How it will work is like this; the first couple of days would be essentially unchanged - sailing around the Clyde visiting beautiful places and anchoring for lunch etc. On Thursday we would collect the examiner to join us. The examiner would set a course he would like to see Chris direct his crew from and too probably an anchorage, via a complex navigational route and probably some night sailing to end with. Essentially it is all the jobs you have done all week. Chris might have to take the wheel for a couple of bits to prove he can actually manoeuvre the boat as well as tell others to do it. Essentially the differences would be A: the examiner decides where to go B: Chris would have to touch the wheel a bit more (normally this would be your job), C: We might do some night sailing.
We would look to recruit an examiner who would incorporate any additional needs into the assement - in terms of where we sleep. These kind of assements can be really fun, a test of the boat team and are typically quite light hearted - the only person quizzed on knowledge is Chris.
If you are not comfy sailing or Chris’ Exam is causing you stress we can:
A: Scrap this plan and go back to the original plan now (Chris can find another assessment)
B: Plan for you to have a shorter and cheaper sail trip and you finish as the assesment starts (with an open invite to stay)
C: See how you feel at the time (and if you don’t fancy staying refund the difference and give you a lift back to the station)
4 days adventure and 4 Nights accommodation
Pickup: Largs train station 21 September @ 1pm
Drop off: Largs Train station 25 September @ 11am
£720 per person in a shared cabin
Private cabin suppliment £50
Accommodation in a shared cabin
All meals from Monday evening to Friday breakfast
All technical equipment
British qualified sailing instructors
Transport from and to the train stations
Travel light - we provide all you need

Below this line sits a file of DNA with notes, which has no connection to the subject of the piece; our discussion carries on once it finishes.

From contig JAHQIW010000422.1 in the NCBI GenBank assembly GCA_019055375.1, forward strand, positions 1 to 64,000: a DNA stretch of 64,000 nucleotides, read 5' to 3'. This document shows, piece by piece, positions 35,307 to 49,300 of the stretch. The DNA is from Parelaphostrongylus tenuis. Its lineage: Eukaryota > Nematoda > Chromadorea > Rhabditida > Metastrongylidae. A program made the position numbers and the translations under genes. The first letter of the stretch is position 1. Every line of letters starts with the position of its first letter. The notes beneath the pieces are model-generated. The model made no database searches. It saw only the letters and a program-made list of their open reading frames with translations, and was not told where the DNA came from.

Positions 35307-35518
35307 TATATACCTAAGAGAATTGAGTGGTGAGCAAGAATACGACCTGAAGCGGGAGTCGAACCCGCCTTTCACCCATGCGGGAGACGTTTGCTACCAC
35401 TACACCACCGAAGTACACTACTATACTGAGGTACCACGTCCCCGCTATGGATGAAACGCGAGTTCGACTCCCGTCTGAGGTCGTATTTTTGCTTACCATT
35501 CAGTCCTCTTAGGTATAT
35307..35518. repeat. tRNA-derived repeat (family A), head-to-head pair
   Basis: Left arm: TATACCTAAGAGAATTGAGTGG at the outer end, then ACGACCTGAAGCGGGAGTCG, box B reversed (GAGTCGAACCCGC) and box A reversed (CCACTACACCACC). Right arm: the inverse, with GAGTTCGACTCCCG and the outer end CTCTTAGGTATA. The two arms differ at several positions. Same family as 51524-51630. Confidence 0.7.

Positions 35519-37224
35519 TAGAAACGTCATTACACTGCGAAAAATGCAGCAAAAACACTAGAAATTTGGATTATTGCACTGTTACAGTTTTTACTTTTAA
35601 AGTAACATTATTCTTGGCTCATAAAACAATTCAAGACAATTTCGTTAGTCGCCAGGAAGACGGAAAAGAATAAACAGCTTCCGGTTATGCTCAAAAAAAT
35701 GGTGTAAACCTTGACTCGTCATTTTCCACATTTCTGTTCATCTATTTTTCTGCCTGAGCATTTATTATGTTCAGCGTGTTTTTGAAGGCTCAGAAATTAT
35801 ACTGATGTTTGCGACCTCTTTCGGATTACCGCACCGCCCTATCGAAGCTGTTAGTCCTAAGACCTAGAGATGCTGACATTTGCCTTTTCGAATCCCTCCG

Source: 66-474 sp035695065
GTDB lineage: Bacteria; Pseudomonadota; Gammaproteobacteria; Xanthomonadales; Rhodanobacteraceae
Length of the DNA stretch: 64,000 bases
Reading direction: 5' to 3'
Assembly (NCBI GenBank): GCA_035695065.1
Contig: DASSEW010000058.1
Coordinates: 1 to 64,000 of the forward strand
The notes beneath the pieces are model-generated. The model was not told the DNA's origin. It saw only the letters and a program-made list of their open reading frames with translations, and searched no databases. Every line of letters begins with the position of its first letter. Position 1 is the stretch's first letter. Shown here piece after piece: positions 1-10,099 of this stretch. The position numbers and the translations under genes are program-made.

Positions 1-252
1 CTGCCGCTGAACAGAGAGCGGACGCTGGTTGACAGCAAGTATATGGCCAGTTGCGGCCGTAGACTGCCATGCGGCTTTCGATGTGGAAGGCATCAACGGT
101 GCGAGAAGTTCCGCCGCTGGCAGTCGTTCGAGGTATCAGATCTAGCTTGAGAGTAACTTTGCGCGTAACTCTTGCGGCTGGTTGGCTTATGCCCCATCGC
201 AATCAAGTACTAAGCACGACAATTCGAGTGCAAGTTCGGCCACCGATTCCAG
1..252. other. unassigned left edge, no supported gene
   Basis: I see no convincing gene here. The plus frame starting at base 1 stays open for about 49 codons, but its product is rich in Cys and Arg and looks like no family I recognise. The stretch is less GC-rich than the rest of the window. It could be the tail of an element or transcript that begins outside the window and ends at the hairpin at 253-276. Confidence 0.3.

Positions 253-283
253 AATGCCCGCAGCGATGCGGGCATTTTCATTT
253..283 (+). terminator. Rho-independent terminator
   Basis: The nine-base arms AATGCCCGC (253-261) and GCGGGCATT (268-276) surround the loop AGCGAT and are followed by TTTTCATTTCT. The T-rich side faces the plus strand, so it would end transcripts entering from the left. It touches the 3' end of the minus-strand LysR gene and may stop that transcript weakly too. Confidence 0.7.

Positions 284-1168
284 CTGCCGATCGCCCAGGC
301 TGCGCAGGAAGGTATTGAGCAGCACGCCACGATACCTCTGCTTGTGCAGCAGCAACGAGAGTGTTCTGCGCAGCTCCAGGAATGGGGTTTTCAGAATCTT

Sail the Scottish Coast
Teach you to manage the boat
Dock, Undock, Use the radio, Start the engine, Get the sails up, Anchor, Walk the plank (not really)
Go for a pint, have a laugh and relax.
Visit remote islands, anchorages and moorings
Feel the boat lift and rush on the breezes
Understand the charts, make a passage plan and use the navigation equipment
Suitable for all people able to manage own travel to the pickup point
Suitable for all those who do not need a dedicated guide or can bring their own
We are well staffed for this trip, a lot of help is available for support both on and off travel time
The boat is a great option for visually impaired people to explore without having to constantly relearn the accomodation layout
Great sailing is as much about the other senses than sight - you can feel, hear and sense the boats reactions to make adjustments to sail well.
Consider also the ambulant edition. There are certain advantages to the other trip - less stopping and starting, more time sleeping on anchor and moorings. Great for supporting attention spans and creating a consistant experience
Suitable for those able to self manage without dedicated support or with a dedicated carer
Fantastic way to integrate into a team with jobs for all cognitive ability levels
We will help with meals, reminding about medications etc
Participants should be capable of understanding and able to follow rules consistantly - most sailing safety comes from some core rules. If not please bring a dedicated helper.
This is not a purpose built mobility access yacht - systems and equipment are adapted.
To facilitate transfers a degree of self weight bearing is required - if you can access a car seat without a hoist or minimal assistance, happy to bum shuffle around a bit - that's the right kind of level for the boat.
The trip is ideal for walking aid users.
Access to the lower levels, and between cockpit deck areas is done either manually or by hoist from the overhead boom.
Access to the dock is either by stepped access through back gate or hoist over the side.
For comfort and convenience we will plan to spend each night at a marina with suitable toilets. To make using the toilets on the boat easier we will plan a sails down ancorage each lunch time.
Onboard toilets are situated at the bottom of the lowering point from on deck. There are no grab handles but the walls are narrow to allow bracing and sail boats are built with incredibly strong sinks that double as support for all incase of rough seas.
Suitable for people with most auditory impairments that do not require signing to communicate or please bring an interpreter.
A BSL assistant instructor is occasionally available.
We have radios and Tloop transmission units to aid hearing when seperated or the winds hinder hearing.
Just pop some details down and we will make contact, answer any questions and sort out the money.